What are sales apprenticeships?
7th July 2020 | Journal Of Sales Transformation
In the UK, sales apprenticeships are programmes that allow people to study for a professional qualification while being paid and receiving on-the-job training. Sometimes, off-site classroom training is also involved.
Apprenticeships typically last one to three years.
They’re open to anyone over the age of 16 and not in full-time education. As there’s no upper age limit, apprenticeships can be a great opportunity for graduates or for those who are looking for a career change.
What’s my level?
Apprenticeships are divided into various levels:
- Intermediate apprenticeships (Level 2) – equivalent to five GCSE passes
- Advanced apprenticeships (Level 3) – equivalent to two A level passes
- Higher apprenticeships (Level 4 and above) – equivalent to a Foundation Degree
- Degree apprenticeships (Levels 5-7) – equivalent to a Bachelors and Master’s Degree
The majority of professional sales apprenticeships are at Level 4 or Degree Apprenticeships (levels 5-7). Degree apprenticeships have been developed by partnerships comprised of professional bodies, employers and universities.
What qualifications do I need?
Each level has different entry requirements, and each apprenticeship vacancy will specify what these are, along with the qualities the employer is looking for. For Higher and Degree apprenticeships, employers generally ask for A levels and other Level 3 qualifications.
The level of apprenticeship you start at will depend on the qualifications you have, the job role, and apprenticeship standard the employer wants to use.
A Level 4 Sales Apprenticeship, available to school leavers, typically takes 18 months to complete and covers a wide range of personal and professional skills. Applicants will need to have achieved a Level 2 in English and Maths prior to taking the end-point assessment in their Apprenticeship.
Candidates applying for a Level 6 Degree Apprenticeship in Business-to-business Sales will usually have A levels (or equivalent) with a minimum Level 3 obtained in English, Maths and ICT at Level 2. This apprenticeship takes three years to complete, culminating in a Bachelor’s degree (Hons). It meets the eligibility requirements for Sales Certification with the Association of Professional Sales (APS).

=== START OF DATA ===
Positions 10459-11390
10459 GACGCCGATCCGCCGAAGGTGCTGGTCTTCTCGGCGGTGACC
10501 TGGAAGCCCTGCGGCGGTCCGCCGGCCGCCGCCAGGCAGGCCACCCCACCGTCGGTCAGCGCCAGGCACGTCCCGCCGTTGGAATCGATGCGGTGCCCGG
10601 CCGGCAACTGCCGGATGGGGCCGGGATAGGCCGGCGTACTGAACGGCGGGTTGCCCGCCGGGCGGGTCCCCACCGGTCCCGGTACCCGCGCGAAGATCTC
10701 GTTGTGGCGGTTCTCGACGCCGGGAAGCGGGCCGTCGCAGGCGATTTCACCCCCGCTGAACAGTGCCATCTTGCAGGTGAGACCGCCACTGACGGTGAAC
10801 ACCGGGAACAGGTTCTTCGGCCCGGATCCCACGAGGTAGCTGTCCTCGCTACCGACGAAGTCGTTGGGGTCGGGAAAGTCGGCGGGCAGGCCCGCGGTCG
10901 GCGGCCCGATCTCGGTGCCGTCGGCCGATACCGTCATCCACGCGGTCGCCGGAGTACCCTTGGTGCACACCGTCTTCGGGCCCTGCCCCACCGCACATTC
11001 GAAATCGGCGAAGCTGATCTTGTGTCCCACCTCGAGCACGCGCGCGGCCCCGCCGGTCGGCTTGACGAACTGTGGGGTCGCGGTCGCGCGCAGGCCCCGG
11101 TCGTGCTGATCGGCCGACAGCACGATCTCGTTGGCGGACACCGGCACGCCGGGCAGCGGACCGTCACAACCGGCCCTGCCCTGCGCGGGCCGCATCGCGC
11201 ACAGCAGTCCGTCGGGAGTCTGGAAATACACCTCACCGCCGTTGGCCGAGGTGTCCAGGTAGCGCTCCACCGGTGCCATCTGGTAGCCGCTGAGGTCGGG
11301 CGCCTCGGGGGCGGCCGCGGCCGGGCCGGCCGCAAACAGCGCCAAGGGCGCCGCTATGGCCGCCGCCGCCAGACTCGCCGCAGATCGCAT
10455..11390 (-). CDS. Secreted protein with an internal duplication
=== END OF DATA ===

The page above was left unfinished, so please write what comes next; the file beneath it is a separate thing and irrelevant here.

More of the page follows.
If you’ve already obtained a university degree you can apply for a degree apprenticeship at either postgraduate level (in the same discipline as your degree) or at graduate level, if you’re looking at pursuing a different field to your degree.
During your sales apprenticeship, you’ll spend around 30 hours a week at work and one full day of study.
What are the pros and cons?
Pros: You can earn a salary whilst your employer covers the cost of your course fees. You also receive holiday pay and a debt-free qualification. Unlike traditional university degrees, you don’t have to pay tuition fees.
Cons: You won’t be receiving the full “uni experience” because you will spend the majority of your time at work. If you decide to leave your apprenticeship before it ends, you could be liable to repay some of the course fees paid by your employer. Note also that, like all jobs, you’ll have to pay tax if you earn over £12,500 per year.
Where can I find out more?
The best advice is to Google “sales apprenticeships” and see where it takes you. Many companies and recruitment consultancies list sales jobs with associated apprenticeship programmes. Note, however, that some may be more like internships and offer relatively low or even zero pay – in which case, keep looking as there are plenty that pay a decent starting salary.
Here are two examples of reputable sales apprenticeship schemes:
IBM: Global tech giant IBM offers an Apprenticeship in Technology Sales lasting three years, with a £20,000 starting salary
Pareto Law: A specialist in finding sales jobs for graduates, Pareto Law offers a Sales Executive Level 4 apprenticeship lasting 18 months, as well as an IT Technical Sales apprenticeship at Level 3, along with several others.